please advise on making a male mold?

Discussion in 'Fiberglass and Composite Boat Building' started by tugboat, Aug 10, 2013.

  1. PAR
    Joined: Nov 2003
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    Location: Eustis, FL

    PAR Yacht Designer/Builder

    I'm not going to get into a discussion with someone who clearly doesn't have a clue what vinylester is, nor the marketing value of the word epoxy, used in the name of a product. Most thermoset polymers have a portion of the epoxy molecule in them, but then again, you'd actually have to know what's in the goo's you work with.

    Tug, pull the samples for yourself and see which ones smell like it's brain cancer in a can and which don't. Epoxy has a very mild ammonia like vapor, which lasts a few seconds after the can is opened. It disappears quickly because of it's high molecule pressure, unless confined within an enclosed space, like a locker or cabinet. This isn't the case with styrene kicked resin systems and no arguing with someone as clearly biased as Tunnels, will solve this.

    All resin systems have a learning curve, but once procedures and down, epoxy is much easier to live with and work with, not to mention, you don't have to live in an industrial area, just to open a can. A lot of places will force you to stop using the styrene resins, just because of the smell, unless of course you live in a third world country that doesn't care what you do.
     
  2. tunnels

    tunnels Previous Member

  3. tugboat

    tugboat Previous Member

    Good morning Par...
    According to Hankinson's book(which is about all I have to go on) he states that v-ester is a poly resin. as is iso and ortho.
    I get what your saying WRT the epoxy- and believe me if I could afford the 3.5 times more costs for the epoxy I would but it is going to come down to finances. a 6500.00 shell (deck not included) or a 10 000 dollar shell . the smell difference and the properties and workability doesn't justify the 3.5 times extra costs. I did price out a drum at Noah's. of course its inflated in price because they are middle men...but it was 2500.00 for the drum and then 1000 or so for the hardener...a five gallon kit here is about 500.00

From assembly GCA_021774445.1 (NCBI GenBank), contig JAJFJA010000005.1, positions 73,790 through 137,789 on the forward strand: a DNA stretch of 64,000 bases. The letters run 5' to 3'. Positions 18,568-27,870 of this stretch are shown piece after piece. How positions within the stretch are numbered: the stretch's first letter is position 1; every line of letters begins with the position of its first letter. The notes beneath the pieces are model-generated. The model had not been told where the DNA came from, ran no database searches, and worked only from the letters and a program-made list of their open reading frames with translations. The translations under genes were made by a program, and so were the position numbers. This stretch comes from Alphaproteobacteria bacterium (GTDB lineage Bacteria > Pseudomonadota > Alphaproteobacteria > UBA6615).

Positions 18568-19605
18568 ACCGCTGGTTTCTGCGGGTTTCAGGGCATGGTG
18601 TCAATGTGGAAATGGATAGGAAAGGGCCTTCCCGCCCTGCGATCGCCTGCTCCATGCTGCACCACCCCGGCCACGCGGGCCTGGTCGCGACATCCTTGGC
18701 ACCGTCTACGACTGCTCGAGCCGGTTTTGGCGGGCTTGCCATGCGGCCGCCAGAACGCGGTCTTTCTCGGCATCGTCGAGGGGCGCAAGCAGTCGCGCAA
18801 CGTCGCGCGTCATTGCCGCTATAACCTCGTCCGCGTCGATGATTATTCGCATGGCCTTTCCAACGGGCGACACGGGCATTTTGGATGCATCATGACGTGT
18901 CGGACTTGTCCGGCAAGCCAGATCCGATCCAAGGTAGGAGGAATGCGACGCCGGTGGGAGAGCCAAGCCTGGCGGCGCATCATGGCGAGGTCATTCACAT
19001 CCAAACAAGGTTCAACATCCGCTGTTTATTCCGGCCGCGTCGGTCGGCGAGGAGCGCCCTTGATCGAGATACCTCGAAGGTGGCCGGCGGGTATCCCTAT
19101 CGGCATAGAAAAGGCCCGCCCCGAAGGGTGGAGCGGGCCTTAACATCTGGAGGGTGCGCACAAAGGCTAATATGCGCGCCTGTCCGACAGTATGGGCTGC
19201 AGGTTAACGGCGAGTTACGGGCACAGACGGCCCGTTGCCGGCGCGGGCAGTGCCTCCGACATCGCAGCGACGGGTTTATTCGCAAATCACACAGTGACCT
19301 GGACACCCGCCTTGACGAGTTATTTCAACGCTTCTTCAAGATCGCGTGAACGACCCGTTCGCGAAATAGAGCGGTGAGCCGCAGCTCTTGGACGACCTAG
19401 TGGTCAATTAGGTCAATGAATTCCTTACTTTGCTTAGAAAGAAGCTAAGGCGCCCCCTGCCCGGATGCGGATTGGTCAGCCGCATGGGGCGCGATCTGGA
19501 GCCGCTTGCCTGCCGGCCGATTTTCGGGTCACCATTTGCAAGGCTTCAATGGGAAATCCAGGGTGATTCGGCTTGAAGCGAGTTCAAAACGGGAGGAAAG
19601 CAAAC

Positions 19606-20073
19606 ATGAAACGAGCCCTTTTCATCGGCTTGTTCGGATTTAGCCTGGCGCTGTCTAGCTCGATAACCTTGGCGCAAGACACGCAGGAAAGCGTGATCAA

there us a place called Clark craft though that sells epoxy. called system 2 I believe. I have used it and it is amazing stuff. 1:1 ratio! I think 10 gallons is about 500.00-600.00 not too bad. ill need about 110 gallons for this hull....that adds up fast - poly is sufficient though at much less the costs..i will put an epoxy barrier coat on the hull after. hopefully this is common practice?

    cheers Par!
     
  4. tugboat

    tugboat Previous Member

    Par quick question- what materials would you use for the furring strips - and would you use ordinary Styrofoam?
     
  5. michael pierzga
    Joined: Dec 2008
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    Location: spain

    michael pierzga Senior Member

    For a guy like me, with my bad back, laminating the inside skin of the hull is painfull. Very poor work posture...lots of climbing in and out

    The beauty of that dingy construction is the half boat mold. Easy to laminate the interior, easy to join the two halves and easy to laminate the exterior.


    For Tug it might be worth looking at
     
  6. tugboat

    tugboat Previous Member

    Michael- so maybe using two half molds? each one a mirror of the other?

    seems like a good way for guys with bad backs?- I'm assuming you would epoxy the hulls together?
     
  7. michael pierzga
    Joined: Dec 2008
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    Location: spain

    michael pierzga Senior Member

    Ive never done it.

    Ive only worked on conventional foam core hulls, built over a male one piece mold.

    Certainly you need to join the two halves.